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It seems no one is understanding what I mean. I said after 50% N1 acceleration and establishing is OK and very realistic. But that should already start after 30% N1. When the pilots in the video put the throttle levers to 40% N1, that didn't give it a boost.Until 30% N1, the engines accelerated really slowly, just like in the NGX. But then suddenly at 30%, boom! Fast acceleration and immediate establishing at 40% N1, while the NGX's engines continue to accelerate really slowly and don't want to establish, no matter what the outside air tempature is.Arjen Vandervelde

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OK I think I'm on the same page as you now. After testing, you might be on to something after all as it does appear to take a very, very long time for the engines to spool from ground idle to 40% N1 stable. It's obvious that PMDG had a hard time overcoming FSX limitations with regards to the engine modelling, so this is probably as accurate as it's going to get. It may just as easily be exactly the right duration of course, I don't know. Other than that, it may be hardware related as I know I've encountered several problems due to FSUIPC so far.

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I know that because I've been on the 737 many times, in the front, so I could hear it.
Lol. Sorry. Do what now?
Apart from the S-turns at cruise after a sudden change in wind direction...
I'm sure that you're aware(with your extreme taste for detail) that there is a workaround to this!

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I was talking about the 747 there. i'm talking about the N1 percentages before TO/GA. On the 747X the engines just don't want to establish. Way different on the real plane. On the 737NG it's 40% N1 before TO/GA. Now put it in, and it takes very long for the engines to reach 40.0% N1 and fully establish. From about 50% N1 and higher, the dynamics have been very well simulated. Fast acceleration, fast establishing. But this fast acceleration should already start after about 30-35% N1. Then you guys can say that I'm wrong, just because of a Youtube video. But let me tell you this, I have pilot in my family, for KLM, my uncle. I asked him and he said I was right.all GE engines are very stable and accelerate really fast after a certain percentage of N1. In the 737 it's 30%. in the 747 it's 50%, same for the 777.That's just been simulated wrong.And you can say that real pilot tested the NGX, yes that's true. But maybe they didn't care about that detail, or maybe they thought it wasn't that important. Arjen Vandervelde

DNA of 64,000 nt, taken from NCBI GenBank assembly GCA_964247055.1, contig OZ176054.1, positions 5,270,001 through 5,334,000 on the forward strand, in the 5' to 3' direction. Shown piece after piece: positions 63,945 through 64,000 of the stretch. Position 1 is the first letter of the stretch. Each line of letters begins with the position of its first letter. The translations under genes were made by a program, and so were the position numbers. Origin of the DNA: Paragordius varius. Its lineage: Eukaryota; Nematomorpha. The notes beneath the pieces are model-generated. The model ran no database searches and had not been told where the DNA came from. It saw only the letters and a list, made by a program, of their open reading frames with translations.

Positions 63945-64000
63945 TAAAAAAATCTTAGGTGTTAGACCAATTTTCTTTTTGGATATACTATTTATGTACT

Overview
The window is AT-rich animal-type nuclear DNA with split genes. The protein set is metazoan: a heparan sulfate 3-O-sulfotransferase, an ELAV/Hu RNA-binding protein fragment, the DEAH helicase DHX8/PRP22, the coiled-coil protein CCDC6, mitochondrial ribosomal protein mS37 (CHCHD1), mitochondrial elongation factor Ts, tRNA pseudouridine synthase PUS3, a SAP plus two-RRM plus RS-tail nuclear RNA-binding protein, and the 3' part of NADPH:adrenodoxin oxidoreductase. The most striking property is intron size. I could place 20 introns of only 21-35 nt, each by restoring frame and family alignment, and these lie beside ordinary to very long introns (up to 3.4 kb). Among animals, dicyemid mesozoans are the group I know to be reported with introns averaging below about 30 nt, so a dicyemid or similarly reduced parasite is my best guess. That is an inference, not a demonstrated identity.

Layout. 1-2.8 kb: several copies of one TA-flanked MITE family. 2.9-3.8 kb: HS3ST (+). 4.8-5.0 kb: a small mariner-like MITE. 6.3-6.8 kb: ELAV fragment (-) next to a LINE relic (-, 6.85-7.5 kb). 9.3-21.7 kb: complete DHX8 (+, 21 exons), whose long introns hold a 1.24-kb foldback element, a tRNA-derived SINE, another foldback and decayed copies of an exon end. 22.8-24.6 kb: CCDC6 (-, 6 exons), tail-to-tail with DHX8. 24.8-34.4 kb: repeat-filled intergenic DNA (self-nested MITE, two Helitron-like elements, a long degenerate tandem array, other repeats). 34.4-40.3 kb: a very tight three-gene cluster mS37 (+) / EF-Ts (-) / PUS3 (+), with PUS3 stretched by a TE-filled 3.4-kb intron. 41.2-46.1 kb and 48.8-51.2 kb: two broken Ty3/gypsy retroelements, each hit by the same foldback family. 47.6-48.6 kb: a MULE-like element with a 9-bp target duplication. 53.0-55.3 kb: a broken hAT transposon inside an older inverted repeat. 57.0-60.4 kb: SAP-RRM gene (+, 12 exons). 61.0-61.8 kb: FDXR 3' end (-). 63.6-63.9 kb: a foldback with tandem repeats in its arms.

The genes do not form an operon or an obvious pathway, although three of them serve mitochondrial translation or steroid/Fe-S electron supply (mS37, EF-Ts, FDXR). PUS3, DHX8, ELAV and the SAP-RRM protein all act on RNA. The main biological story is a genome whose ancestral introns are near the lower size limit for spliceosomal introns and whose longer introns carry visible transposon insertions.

I have a friend of my brother's wife, who happens to be my step mother's sister's niece who told me just the opposite. But hey what does she know considering she is in the know.

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One flight on a Transavia 737-800 is hardly what I call an adequate sample size. Trevor
ONE flight in the cockpit, and another 10 flight of KLM and Transavia in the cabin.I'm still waiting for Ryan to read this and reply.

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ONE flight in the cockpit, and another 10 flight of KLM and Transavia in the cabin. I'm still waiting for Ryan to read this and reply.
I've tried but still can't manage to see the N1 readout from the cabin. Those darn cockpit doors!Trevor

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Ryanair now have over 300 737NG's and I have flown at least 20 of those. They all sound different !! Frederic.